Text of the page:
Welcome to San Diego Blog | September 22, 2011
Downtown San Diego Quiet Zone
The San Diego Quiet Zone…
…is an economic driver for Downtown San Diego with far reaching consequences. As Realtors and Downtown residents, we see the impact on residents and neighborhoods. We’re concerned about quality of life–and its impact on property values. Undeniably, train noise has had a huge impact in all of the Downtown Neighborhoods.
However, the impact of The San Diego Quiet Zone extends far beyond Downtown Residents. As the Convention Center, Marina Marriott and Manchester Grand Hyatt became central to San Diego as a tourist destination, abatement of train noise became an important economic driver for tourism, as well. The train track is within a pitching wedge of all of these locations.
They report numerous circumstances of conventions lost and guest experiences ruined by train noise.
Discussion of the San Diego Quiet Zone is first mentioned in 1994. Some of Downtown’s earliest residents questioned the need for trains to blast their horns in the middle of the night. It was identified as a quality of life issue in the early development of Downtown residences.
Most residents and business owners agree that action was long overdue. Finally in early summer 2010 the San Diego Quiet Zone was approved.
The mechanics of San Diego Quiet Zone
The Federal Rail Administration (ever heard of that bureaucratic speed bump before) sets the federal government’s standard and determines the process for safe railroad crossings.
They, along with the City of San Diego, MTS (The San Diego Trolleys), The California Public Utilities Corp and Downtown’s CCDC ultimately set the bar for what would become the San Diego Quiet Zone.
The root of the problem
Currently the federal rule states:
“The train horn must be sounded in a discernible pattern of two long blasts, one short blast and one long blast 15 to 20 seconds before the crossing and prolonged until the train occupies the crossing. If multiple crossings are close together, the engineer can vary this pattern. Train horn use is in effect 24 hours a day, 7 days a week. if San Diego establishes a Quiet Zone downtown, this rule would not be in effect, unless the engineer identified a potential emergency or safety issue.”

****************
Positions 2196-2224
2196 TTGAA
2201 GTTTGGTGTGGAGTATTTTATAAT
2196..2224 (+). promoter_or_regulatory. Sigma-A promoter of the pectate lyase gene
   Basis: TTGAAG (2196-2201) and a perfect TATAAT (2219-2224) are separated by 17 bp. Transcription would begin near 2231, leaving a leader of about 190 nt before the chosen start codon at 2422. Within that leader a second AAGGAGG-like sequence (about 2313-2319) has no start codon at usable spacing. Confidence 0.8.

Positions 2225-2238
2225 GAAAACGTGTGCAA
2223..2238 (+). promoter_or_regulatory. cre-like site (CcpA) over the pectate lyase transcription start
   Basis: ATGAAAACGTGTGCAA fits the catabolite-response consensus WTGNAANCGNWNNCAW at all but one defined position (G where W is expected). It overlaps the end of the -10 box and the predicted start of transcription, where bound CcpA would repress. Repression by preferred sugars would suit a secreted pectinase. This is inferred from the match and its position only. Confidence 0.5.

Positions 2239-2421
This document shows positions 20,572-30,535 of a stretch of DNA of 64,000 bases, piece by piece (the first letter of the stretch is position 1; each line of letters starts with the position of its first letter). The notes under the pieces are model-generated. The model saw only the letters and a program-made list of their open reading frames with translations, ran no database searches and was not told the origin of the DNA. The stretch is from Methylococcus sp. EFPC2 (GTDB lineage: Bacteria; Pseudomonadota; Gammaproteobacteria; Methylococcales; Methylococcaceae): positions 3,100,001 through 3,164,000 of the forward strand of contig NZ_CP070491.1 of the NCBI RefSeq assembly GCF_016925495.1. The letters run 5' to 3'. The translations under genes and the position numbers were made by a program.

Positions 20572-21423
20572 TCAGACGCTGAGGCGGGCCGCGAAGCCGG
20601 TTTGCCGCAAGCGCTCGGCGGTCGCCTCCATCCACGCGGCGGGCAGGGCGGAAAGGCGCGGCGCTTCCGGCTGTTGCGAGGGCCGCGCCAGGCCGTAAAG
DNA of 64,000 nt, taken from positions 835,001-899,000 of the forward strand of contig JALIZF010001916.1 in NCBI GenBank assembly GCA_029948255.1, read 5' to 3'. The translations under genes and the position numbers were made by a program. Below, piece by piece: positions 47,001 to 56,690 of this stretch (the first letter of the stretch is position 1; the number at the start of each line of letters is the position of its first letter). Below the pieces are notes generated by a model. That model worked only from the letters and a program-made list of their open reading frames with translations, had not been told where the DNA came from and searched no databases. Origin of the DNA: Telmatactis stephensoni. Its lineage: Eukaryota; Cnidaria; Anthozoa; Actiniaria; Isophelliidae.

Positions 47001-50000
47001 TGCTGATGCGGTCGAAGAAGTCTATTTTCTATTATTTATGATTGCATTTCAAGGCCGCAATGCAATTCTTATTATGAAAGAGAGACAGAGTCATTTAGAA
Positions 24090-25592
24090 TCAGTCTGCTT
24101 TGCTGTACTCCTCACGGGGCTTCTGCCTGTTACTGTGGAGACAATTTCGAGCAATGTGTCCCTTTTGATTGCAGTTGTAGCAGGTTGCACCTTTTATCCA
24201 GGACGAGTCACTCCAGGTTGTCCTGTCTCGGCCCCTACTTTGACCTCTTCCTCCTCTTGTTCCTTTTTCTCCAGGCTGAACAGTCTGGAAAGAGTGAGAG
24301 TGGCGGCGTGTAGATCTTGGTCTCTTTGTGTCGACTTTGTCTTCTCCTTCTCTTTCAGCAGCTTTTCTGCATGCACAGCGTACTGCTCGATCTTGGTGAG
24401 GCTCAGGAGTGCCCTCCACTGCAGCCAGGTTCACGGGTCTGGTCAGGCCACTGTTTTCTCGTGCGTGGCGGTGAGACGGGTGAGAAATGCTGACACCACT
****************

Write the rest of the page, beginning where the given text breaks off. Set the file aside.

The FRA has provided the “roadmap” for the San Diego Quiet Zone. Since July 2010, all 13 grade crossings in Downtown San Diego will be reconstructed. Many will have new barriers for both cars and pedestrians. Approaches are being reconfigured with boulevards and other barriers for increased safety.
Testing on the San Diego Quiet Zone has been taking place over the past 60 days–with completion expected by “winter 2011.”
How much noise will really be reduced by the Quiet Zone
Noise reduction will be significant. “A designated Quiet Zone stops the routine sounding of the horn that is used to warn motorists and pedestrians that the train is approaching a crossing. Train horns will continue as trains enter and leave the station, and in emergencies.”
But, as 13 grade crossings will no longer require the engineer to blow the horn routinely, the change is huge. From the Marina District to Little Italy the sound of quiet will echo from our patios to our bedrooms. We can hardly wait!